The Consolation of Theology
It seems all my colleagues are heading to Asia within the next six months. Their itineraries include huge cities, rural villages and a host of cultural stuff not found in small Albertan towns. None are relocating permanently–as far as they tell me anyway. Some are traveling with students, others fulfilling different professional obligations. Those of us left behind are, well, teaching. And that’s important too . . . at least that’s what I tell myself: “Though shalt not covet your colleague’s travel plans.” Below are a few paragraphs from a piece I wrote on the importance of theological education. It will appear in Christian Week at some point in the near future. Maybe I should have called it “The Consolation of Theology” (with apologies to Boethius):
. . . We faced off, they in the glow and mischief of summer and us, fuzzyheaded and a bit academic. Nobody was sure what to say or who should feel more awkward. The space was ours by right of first discovery but they had nothing to lose. One of my students saw a way forward: “We’re talking about theology, want to join?” Mischief turned to disgust. The boys, fearing they were about to witness some sort of cultic debauchery, retreated through the propped-open door.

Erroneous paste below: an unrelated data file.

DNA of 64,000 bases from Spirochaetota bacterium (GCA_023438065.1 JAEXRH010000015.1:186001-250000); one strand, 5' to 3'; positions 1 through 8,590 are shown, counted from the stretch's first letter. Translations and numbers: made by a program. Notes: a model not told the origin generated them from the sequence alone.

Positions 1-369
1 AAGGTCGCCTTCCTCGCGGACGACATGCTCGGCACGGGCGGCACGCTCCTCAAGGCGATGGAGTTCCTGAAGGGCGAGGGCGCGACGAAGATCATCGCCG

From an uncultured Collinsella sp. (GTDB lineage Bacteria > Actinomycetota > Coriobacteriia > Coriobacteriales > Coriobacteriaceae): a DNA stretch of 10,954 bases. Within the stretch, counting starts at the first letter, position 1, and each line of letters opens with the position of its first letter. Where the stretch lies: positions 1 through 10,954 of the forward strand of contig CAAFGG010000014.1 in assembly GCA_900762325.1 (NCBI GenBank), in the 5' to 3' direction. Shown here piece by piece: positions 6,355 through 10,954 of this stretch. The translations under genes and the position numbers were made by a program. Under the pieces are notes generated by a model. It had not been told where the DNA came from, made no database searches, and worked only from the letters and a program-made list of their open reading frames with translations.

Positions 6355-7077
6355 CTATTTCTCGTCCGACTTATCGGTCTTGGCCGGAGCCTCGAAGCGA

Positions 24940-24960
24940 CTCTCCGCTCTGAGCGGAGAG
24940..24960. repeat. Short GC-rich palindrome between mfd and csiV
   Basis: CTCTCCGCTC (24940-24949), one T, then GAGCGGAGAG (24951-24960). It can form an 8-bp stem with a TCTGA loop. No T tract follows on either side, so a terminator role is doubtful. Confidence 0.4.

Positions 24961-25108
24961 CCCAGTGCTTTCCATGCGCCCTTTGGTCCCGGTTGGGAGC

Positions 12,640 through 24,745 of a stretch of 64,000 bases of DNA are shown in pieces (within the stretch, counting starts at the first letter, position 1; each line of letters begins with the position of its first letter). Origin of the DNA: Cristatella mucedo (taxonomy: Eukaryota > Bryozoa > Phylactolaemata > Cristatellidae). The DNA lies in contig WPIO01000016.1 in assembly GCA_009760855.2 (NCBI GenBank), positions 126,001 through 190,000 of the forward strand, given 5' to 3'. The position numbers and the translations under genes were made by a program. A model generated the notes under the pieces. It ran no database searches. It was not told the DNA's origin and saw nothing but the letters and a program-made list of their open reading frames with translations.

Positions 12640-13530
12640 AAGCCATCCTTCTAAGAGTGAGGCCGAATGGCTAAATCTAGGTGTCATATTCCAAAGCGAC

. . . Before the Reformation receiving a theological education was thought of as a privilege. It was connected to the high calling of Christian ministry, and it was the knothole through which the wiring of the world was visible. The Reformers changed things. They argued for the dignity of ‘secular’ work, and thankfully so. By 1530, though, some communities faced a surprising problem. Without the motivation of a medieval worldview, parents were taking their children out of school so they could contribute to the family purse. Martin Luther thought of this as the deluding work of the devil. The gospel and the community of disciples would endure, Luther was confident of that. But who would care for them? Certainly animals couldn’t be relied upon, nor could wood or stone–only people would do. Yet with so few pursuing the sort of education that would prepare them for ministry Luther fretted over the future. He let his pen loose, lambasting those who failed to see the importance of education, especially theological education.
Theological education allows us to think and love with the saints. And this is more than just learning history; it’s the process by which we gain the resources and skills for responding in Christ-like fashion to new challenges. Theology and theological education shouldn’t scare us, we shouldn’t think of them as alternatives to biblical faith or warm-hearted piety. In some measure at least, basic theological literacy is a part of apprenticeship in the way of Jesus. It belongs at the center of congregational life and Christian schooling. The notion of theology certainly shouldn’t send us running from the room.